Is Amazon Prime not what it’s cracked up to be?
As a long-time Amazon Prime member, I’ve generally been happy with the program, but sometimes questioned why multiple packs of certain items are sometimes more expensive than single items on a per unit basis. I also wondered if my failing to check other sites on prices was costing me money and noticed that two-day shipping promised on the product page morphed into three or four-day delivery on the order page.
Now comes an article from Fast Company in which Mark Wilson, a senior writer at the magazine, claims Amazon is not living up to the inherent promise of Prime, two-day delivery in exchange for an annual fee ($119 currently).
Among his complaints:
- Many items aren’t eligible for Prime service.
- Prime Pantry and Add-on items require a minimum purchase to get the best deal.
- Items that are labeled “Prime” aren’t necessarily going to arrive in two days because they are coming from third party sellers, so Prime is redefined to “FREE Four Day Delivery.”
- Prime items from third-party sellers are often unreasonably priced.
- Prime items that are out of stock are labeled as “in stock on xyz date.”
- Getting items sooner sometimes means a surcharge, even for Prime members.
- Amazon’s customer service phone number is hard to find.
In short, Amazon seems to be playing games with Prime members. Rather than having a straightforward promise and living up to it, Mr. Wilson feels that Amazon is nickel and diming all of us, in a variety of ways.
The New York Times, on the other hand, is out with a piece today saying shoppers find Amazon’s deliveries much more dependable than those of any other retailers, and that shoppers especially rely upon them when deliveries are needed by a date certain.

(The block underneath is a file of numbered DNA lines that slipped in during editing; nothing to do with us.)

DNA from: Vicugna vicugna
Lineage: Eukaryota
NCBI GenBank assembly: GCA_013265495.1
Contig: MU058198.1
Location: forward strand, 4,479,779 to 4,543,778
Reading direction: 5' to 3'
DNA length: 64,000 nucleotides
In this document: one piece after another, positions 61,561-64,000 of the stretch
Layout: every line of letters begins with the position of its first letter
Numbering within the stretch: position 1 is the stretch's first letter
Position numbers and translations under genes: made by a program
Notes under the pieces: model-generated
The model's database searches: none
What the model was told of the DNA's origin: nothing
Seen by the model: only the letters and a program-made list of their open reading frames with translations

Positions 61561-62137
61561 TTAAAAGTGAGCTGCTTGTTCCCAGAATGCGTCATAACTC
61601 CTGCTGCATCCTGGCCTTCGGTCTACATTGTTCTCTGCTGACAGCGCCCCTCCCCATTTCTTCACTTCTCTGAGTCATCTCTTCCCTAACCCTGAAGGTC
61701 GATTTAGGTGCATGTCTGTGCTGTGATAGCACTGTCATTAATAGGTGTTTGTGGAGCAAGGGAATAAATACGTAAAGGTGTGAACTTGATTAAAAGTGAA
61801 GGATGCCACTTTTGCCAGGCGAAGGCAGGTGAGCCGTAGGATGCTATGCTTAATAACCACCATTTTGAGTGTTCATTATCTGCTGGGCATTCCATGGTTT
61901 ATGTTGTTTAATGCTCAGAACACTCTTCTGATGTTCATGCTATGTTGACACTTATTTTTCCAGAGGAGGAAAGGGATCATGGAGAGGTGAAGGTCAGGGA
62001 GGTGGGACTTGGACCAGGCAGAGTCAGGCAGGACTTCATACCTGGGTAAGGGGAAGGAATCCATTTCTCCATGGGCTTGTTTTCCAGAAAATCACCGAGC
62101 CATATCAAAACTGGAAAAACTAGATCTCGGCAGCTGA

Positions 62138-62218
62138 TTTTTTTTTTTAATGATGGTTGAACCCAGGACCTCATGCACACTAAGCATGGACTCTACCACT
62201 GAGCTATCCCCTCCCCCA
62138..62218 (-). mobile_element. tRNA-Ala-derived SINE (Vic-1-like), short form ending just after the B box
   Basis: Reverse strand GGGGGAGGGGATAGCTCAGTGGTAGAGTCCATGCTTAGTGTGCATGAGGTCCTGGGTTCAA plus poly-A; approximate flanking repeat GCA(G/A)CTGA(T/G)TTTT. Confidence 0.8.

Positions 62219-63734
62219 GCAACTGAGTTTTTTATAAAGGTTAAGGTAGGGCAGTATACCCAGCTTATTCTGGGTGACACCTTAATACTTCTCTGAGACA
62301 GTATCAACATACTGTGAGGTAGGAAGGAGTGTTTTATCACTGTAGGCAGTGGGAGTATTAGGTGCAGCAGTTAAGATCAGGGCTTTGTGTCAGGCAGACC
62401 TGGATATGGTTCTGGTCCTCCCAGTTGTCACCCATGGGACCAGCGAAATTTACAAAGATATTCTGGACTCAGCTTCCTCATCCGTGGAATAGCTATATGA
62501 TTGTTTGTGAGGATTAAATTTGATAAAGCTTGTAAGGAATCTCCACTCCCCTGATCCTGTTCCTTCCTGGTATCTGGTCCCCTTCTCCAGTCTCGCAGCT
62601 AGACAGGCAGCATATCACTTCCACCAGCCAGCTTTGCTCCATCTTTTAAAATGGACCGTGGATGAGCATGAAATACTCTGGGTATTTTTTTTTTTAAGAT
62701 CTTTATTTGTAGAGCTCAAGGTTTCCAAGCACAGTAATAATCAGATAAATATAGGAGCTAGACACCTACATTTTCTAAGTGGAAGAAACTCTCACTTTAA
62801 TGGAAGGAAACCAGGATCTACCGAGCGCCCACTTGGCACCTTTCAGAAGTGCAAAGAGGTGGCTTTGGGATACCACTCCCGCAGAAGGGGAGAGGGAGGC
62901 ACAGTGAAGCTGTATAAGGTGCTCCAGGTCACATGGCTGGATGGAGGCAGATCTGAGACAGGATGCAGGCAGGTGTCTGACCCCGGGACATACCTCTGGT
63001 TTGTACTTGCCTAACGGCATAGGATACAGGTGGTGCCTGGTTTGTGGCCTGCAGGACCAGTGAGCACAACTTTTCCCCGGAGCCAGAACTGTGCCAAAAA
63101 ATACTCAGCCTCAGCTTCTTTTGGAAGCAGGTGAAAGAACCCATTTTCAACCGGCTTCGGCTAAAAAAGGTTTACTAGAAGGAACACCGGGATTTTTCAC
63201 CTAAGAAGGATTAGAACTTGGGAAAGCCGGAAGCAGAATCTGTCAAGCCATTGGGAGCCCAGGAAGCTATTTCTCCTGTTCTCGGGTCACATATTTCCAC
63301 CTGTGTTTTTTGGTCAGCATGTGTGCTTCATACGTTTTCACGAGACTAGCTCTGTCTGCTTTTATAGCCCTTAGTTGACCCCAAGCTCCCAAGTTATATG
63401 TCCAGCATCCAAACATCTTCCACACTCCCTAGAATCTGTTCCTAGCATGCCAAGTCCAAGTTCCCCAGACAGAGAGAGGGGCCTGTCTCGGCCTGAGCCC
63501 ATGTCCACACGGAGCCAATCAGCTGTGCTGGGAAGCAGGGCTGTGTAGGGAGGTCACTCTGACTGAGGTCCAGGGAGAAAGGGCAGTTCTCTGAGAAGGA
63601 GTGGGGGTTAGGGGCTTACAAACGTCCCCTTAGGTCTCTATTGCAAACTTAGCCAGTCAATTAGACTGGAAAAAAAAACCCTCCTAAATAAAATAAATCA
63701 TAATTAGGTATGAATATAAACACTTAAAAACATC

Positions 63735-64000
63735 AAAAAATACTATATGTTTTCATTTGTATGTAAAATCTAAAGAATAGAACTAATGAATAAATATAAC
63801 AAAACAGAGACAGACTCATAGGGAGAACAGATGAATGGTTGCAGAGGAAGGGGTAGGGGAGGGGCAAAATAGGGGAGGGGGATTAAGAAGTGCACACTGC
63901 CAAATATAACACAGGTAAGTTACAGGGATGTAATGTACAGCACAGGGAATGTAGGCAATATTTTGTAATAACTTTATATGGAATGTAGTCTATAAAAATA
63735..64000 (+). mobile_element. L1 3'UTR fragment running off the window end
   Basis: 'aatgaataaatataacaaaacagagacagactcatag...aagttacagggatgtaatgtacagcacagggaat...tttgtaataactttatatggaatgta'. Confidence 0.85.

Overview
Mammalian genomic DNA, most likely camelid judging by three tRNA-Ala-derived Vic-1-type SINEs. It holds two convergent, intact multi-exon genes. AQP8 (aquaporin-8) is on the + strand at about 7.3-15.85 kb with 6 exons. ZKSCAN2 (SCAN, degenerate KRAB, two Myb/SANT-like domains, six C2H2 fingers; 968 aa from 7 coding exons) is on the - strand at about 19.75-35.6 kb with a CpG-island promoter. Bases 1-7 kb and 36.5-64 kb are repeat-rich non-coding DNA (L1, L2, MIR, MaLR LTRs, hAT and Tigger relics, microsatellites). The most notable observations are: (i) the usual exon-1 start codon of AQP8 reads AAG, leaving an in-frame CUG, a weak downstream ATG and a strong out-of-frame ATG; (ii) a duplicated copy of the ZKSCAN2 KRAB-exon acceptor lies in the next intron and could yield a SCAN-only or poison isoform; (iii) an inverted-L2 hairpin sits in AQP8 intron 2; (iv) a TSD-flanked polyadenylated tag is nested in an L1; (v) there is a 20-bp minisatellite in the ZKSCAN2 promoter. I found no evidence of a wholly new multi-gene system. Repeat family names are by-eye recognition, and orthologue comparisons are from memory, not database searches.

Amazon Prime’s “about” page makes it clear that nowadays Prime membership is much more complicated than two-day shipping. Amazon offers a variety of benefits for membership, including streaming video, digital books, Amazon TV, Whole Foods discounts and on and on. There are several pages of benefits, a host of shipping options and a load of fine print.
A separate page dedicated to shipping benefits notes that the two-day promise starts when the item is ready to ship. Also, not all shipping speeds and methods are available for all addresses. There is yet another page for fine print on that.
One has to wonder if Amazon Prime has gotten so big that the variety of benefits and fine print on membership is starting to weigh it down.
According to an article in Vox, there are now more than 100 million Prime members, and at least one analyst predicts it will go as high as 275 million. But there seem to be more than a few consumers who have issues with Amazon and Prime, for a host of reasons, and are cancelling their memberships.
- Amazon Prime is getting worse, and it’s making me question the nature of reality – Fast Company
- Slowly but surely, The Amazon Prime backlash is coming – Vox
- Amazon Prime – Amazon
- Amazon Prime Shipping Benefits – Amazon
- Amazon Prime Shipping Benefits – Eligible Items & Addresses – Amazon
DISCUSSION QUESTIONS: Is Amazon Prime really about free two-day shipping anymore or is the variety of other benefits more important? Should Amazon streamline Prime membership to get back to basics or is it fine the way it is? Where do you see Prime’s greatest retention challenges?